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Archive for the ‘adoption’ Category

Adoption: targets and figures

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calculator and graphNew figures on the number of adoptions in England and Wales are reported in the media today with the general message that there needs to be more adoptions and the process needs to be speeded up.

I’m always wary of these calls to action. Adoption figures can be related in so many emotive ways… “languishing in care” or the contrast “forced adoption… child snatchers”, leading to calls to increase or decrease the numbers of adoptions.

Focussing solely on numbers means you miss the factors that create those numbers. More exploration of the figures is needed to see where the bottlenecks are and what part of the process can be improved to address these.

There are faults with the adoption process and care system and these need to be addressed by improving systems and processes and offering the right support to professionals and families. But a rush to change everything and speed things up could lead to important steps being missed.

Myths about who can and can’t adopt need to be debunked and the process of adoption demystified.

Most importantly for me, the support of families and children is paramount. The ongoing impact of early abuse and neglect on children who go on to adoption is not given the same recognition as that of the looked after child, with some families opting for a long term foster care arrangement rather than adoption so that they don’t lose specialist services for their child.

Regardless of the numbers, the end result of all these processes should be that a child is living in the family setting that is best for them and that they are given the best chance to thrive.

Related posts
It’s not about the numbers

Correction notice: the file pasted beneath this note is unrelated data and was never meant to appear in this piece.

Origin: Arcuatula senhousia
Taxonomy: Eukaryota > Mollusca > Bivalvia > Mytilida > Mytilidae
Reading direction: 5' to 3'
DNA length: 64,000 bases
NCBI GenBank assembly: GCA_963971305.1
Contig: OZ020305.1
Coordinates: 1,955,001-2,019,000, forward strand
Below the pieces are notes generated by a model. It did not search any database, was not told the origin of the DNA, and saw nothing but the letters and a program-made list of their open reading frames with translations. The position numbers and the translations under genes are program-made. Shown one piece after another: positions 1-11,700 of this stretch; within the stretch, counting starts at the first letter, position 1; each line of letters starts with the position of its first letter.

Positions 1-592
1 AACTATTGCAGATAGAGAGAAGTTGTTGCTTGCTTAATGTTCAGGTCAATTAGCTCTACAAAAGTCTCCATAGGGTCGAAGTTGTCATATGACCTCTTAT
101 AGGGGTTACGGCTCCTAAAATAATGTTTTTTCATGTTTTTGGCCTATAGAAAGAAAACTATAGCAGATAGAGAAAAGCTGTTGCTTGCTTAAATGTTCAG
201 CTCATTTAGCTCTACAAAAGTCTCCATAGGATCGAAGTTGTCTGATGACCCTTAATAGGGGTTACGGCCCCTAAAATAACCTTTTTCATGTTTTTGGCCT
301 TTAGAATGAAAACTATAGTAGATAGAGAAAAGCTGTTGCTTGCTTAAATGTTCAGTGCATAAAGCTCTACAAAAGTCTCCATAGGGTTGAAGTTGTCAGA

BAAF statement 28/09/11

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Written by adoptresources

September 29, 2011 at 1:16 pm

Containment

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holding handsThe title of this post didn’t mean much to me until last week when I listened to a presentation from Laura Steckley at a Scottish Attachment in Action conference. Laura talked about the concept of containment and how it relates to the regulation of emotions from early infancy and beyond…

Containment in this context describes the process where an infant seeks out emotional regulation from their carer by projecting their unmanageable feelings to their carer to manage. The carer absorbs the feelings and reflects them back in a more manageable form. It is an important part of the infant, caregiver relationship and links closely with the attachment process.

I really liked this way of thinking about emotional regulation, especially in adoption and fostering where children might not have had much emotional containtment in their early years and could still be projecting what’s unmanageable for them and chucking it your way to process. It helps make sense of those situations where ’emotions run high’...

Another important point that was made is that carers can become ‘uncontained’ in trying to contain the emotions  of children in their care…